Home   News   Article

Subscribe Now

North Creake post office and forge to be turned into home after West Norfolk Council grants planning permission





A “particularly special” post office and forge with “historic significance” are set to be transformed into a home.

Yesterday, West Norfolk Council granted planning permission for the building on Church Street in North Creake to be converted.

Mr J Constable had submitted the proposals in November last year, aiming to turn it into a single dwelling with an extension and alterations.

The former post office and forge in North Creake. Picture: Google Maps
The former post office and forge in North Creake. Picture: Google Maps

Planning documents say that the building, known as the Post Office, Forge And Smithy, is “clearly of some age” and that it is therefore reasonable to assume that parts of it date from original structure.

A report from the borough council’s planning officers said: “Forge buildings would have once been a common sight in most villages and towns, and so the original use of this building is completely right for the age of the property and would have been an important local service to the village and surrounding farms.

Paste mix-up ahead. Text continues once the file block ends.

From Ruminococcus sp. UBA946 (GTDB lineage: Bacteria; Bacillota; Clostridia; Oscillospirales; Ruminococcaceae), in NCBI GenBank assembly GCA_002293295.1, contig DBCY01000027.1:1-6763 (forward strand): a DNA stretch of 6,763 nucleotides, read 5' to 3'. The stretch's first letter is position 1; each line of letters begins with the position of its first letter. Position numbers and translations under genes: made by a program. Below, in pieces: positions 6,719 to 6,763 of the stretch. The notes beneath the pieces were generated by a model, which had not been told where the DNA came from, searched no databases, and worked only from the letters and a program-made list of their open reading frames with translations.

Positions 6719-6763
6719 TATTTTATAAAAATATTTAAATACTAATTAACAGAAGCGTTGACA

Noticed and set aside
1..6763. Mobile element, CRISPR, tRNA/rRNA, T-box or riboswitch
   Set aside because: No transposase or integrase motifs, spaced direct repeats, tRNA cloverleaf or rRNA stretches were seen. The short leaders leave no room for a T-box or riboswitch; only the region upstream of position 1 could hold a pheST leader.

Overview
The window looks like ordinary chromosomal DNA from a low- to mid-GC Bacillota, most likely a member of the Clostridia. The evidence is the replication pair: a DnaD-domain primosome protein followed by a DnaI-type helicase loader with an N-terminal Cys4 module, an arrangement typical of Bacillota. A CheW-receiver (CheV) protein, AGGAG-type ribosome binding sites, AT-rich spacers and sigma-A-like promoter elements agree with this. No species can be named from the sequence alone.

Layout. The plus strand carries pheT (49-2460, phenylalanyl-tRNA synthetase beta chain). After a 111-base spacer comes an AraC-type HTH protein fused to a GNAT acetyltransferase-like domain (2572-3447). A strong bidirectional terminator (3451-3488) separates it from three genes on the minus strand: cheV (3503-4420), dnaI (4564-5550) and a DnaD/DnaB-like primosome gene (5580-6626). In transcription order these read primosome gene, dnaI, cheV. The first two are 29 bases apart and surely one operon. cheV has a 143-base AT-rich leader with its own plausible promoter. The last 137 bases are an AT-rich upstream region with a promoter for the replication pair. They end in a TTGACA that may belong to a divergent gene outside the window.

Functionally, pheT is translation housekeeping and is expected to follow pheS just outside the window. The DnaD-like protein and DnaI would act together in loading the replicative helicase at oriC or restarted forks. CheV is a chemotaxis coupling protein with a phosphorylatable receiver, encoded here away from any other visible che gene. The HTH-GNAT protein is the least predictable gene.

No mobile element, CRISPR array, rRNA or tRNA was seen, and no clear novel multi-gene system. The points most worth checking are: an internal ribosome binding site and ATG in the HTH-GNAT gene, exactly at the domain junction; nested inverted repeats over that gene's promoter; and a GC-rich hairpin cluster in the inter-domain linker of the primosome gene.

“Obviously, these buildings are now very rare. This forge is particularly special because its appearance is largely unchanged and it still contains some of the historic forge and blacksmith equipment.

“It is an important building which helps to tell the story of the history of the village and has some historic significance and is therefore identified as a non designated heritage asset.”

The plans which were eventually approved by the council had been altered following objections from North Creake Parish Council to wooden cladding being used as part of the scheme.

Conservation officers decided that the amended scheme is “more appropriate to the historic use of this important village building”.

The existing single-storey forge building will be retained and re-roofed under the plans, with a curved extension proposed to the rear.

The development also includes the creation of a first floor providing three bedrooms.

Some original ideas, such as for a first-floor balcony, were abandoned in order to “cause the least harm to the significance of the building”.

“The amended plans are therefore now considered to respect the character and appearance of the Conservation Area as well as the building itself as a non-designated heritage asset,” officers’ report added.

The plans were approved subject to a number of conditions, including some focusing on ensuring visibility for drivers leaving the property is maintained at all times.



This site uses cookies. By continuing to browse the site you are agreeing to our use of cookies - Learn More